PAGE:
Q: We are writing an appeal letter and we’re trying to figure out what pronouns to use. You see, we’ve taken your advice to heart that we should include our readers in a “conversation on paper.” That means using the words “you” and “your” as much as we can. But sometimes we have to talk about what the organization is doing. It gets confusing. Help!
A: Yes, it can be a bit tricky at times, if you’re not careful.
A simple switch from the “we” of the organization to the “you” of your reader goes like this:
Original: We want to bring native plants back to our community. But we need your help!
Suggested revision: You can help improve our city’s environment by planting and saving native plants. They bring many benefits to our community and help us avoid eco-trouble down the line.
Did you see what I did there? Changing the perspective like that is pretty clear.
But did you also notice that in the suggested revision there’s a “we” also — and it now includes the reader? That second sentence is now talking about “our city’s environment” and “our community”. No longer is it “we” the organization needing “your” help.
The rule of thumb operating here is this: Continue reading
Q: How can a nonprofit CEO, Director, or Board member facilitate successful grantseeking?
A: Grantseeking is a team sport. As a nonprofit CEO, Director, or Board member you can help guide your team to victory — but you can’t do that if you hang back on the sidelines.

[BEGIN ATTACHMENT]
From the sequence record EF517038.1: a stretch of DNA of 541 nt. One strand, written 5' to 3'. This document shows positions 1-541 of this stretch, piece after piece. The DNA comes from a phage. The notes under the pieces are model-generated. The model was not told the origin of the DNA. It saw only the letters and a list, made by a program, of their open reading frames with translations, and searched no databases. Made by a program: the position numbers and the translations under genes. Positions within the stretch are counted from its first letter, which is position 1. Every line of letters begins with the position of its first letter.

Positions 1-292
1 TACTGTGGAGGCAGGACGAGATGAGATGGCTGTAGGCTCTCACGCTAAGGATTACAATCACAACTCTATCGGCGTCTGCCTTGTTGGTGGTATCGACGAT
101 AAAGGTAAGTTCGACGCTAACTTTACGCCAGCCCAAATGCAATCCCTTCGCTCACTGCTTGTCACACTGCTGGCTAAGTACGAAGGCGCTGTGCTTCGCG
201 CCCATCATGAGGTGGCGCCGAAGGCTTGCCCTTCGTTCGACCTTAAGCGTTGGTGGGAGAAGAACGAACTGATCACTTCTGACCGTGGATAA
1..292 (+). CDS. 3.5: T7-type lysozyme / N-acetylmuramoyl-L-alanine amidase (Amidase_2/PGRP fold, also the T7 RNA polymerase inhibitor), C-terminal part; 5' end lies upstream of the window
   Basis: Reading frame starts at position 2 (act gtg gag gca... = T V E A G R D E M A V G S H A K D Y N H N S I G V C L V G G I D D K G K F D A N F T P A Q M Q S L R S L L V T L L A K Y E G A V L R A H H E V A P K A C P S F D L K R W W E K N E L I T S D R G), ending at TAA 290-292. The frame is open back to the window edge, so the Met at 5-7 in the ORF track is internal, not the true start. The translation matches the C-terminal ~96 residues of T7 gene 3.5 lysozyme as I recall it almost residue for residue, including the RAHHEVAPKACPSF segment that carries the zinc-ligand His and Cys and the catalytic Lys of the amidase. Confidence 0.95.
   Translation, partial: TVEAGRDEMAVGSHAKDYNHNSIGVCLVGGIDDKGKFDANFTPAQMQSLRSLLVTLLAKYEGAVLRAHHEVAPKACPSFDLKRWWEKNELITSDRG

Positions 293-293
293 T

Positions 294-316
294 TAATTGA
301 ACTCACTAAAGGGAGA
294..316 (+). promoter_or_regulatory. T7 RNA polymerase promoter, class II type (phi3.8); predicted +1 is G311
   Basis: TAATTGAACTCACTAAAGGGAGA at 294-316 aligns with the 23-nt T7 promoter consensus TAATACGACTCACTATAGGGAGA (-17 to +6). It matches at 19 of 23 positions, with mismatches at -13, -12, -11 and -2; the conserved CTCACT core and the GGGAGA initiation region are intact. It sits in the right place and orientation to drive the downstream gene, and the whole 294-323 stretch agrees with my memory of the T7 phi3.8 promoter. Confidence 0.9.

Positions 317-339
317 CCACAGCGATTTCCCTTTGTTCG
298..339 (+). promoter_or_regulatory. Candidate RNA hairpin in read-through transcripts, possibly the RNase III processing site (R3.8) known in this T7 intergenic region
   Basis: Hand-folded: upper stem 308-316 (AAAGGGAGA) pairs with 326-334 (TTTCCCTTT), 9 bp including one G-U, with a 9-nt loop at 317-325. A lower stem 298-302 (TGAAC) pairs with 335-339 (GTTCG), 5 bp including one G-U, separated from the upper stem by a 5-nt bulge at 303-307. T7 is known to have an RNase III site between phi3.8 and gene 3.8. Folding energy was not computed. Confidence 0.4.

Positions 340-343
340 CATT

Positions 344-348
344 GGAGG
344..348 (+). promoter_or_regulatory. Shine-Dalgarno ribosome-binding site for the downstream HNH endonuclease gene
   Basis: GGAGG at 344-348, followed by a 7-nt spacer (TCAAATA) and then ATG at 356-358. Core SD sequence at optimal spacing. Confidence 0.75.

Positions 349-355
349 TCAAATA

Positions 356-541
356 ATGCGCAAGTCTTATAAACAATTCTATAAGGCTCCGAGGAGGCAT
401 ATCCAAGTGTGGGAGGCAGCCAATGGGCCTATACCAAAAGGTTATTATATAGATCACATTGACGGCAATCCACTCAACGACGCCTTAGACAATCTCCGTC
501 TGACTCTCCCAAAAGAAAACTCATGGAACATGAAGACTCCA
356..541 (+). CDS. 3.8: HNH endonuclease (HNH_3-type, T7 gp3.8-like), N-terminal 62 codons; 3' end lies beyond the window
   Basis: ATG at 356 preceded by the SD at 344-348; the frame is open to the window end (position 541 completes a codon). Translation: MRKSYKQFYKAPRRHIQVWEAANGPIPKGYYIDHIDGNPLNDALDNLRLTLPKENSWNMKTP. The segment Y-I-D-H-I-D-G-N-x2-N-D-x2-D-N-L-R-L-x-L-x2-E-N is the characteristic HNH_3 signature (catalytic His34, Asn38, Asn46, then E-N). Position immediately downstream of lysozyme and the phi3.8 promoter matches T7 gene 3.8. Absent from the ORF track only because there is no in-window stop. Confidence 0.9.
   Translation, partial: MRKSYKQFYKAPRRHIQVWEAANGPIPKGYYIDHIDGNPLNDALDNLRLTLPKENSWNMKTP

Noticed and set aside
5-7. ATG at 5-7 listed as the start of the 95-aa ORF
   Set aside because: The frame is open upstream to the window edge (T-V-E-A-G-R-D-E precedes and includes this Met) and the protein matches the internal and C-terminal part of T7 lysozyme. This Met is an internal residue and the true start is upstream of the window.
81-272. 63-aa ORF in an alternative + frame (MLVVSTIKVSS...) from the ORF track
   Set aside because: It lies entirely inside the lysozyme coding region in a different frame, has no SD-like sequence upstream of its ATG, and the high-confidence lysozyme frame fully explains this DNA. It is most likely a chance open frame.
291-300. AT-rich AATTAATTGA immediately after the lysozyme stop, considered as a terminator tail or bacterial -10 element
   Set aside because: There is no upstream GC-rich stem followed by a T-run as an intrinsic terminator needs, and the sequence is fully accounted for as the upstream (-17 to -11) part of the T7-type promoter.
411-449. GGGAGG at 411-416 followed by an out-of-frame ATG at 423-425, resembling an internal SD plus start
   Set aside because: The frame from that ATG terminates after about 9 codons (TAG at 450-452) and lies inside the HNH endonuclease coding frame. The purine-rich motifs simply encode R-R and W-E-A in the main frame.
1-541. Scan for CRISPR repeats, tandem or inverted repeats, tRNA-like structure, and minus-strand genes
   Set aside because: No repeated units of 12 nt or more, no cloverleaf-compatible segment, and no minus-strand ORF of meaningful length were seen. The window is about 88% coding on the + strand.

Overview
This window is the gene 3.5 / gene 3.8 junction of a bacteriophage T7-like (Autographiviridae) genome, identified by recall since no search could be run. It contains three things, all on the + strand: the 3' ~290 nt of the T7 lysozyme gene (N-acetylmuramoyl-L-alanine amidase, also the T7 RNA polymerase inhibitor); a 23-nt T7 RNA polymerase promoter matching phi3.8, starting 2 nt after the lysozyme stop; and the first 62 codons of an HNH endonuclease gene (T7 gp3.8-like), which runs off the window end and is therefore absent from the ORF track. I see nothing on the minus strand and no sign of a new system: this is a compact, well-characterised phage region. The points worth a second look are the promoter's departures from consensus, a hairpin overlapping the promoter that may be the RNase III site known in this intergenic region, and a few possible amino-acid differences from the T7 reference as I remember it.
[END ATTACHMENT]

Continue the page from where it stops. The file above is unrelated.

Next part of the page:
If your nonprofit is like the vast majority out there, you need (at least some) grant income to advance your mission in your community. Your role as a leader is to marshal the right strategy and resources so your grantseeking team can succeed.
Whether your team consists of staff, consultants, and/or volunteers, you need to help set (or at least know) the game plan so you can manage effectively. Without your vision and planning, your team will lack direction, priorities, and motivation.
Even if you are not personally involved in your organization’s day-to-day grantseeking activities, you need a solid grounding in how grantseeking happens. That is, you need to know what to expect from the process and how you can help it along. By preparing for success you will increase your likelihood of attaining it.
I’ve spoken with leaders of many new (and not-so-new) organizations who have not properly prepared for grantseeking. They simply want to see more money come through the door right away. Unfortunately, it doesn’t quite work that way. They have often been disappointed.
In my experience, strategic leaders who are starting or upgrading their teams’ grantseeking efforts best position their organizations for success when they:
- Frame grantseeking as a team effort that enjoys strong investment from the organization’s leaders: in the form of timely information, adequate human resources, and appropriate planning
- Encourage an attitude of ongoing partnership between the organization (the entity that makes changes in the community) and funders (the entities that underwrite those changes)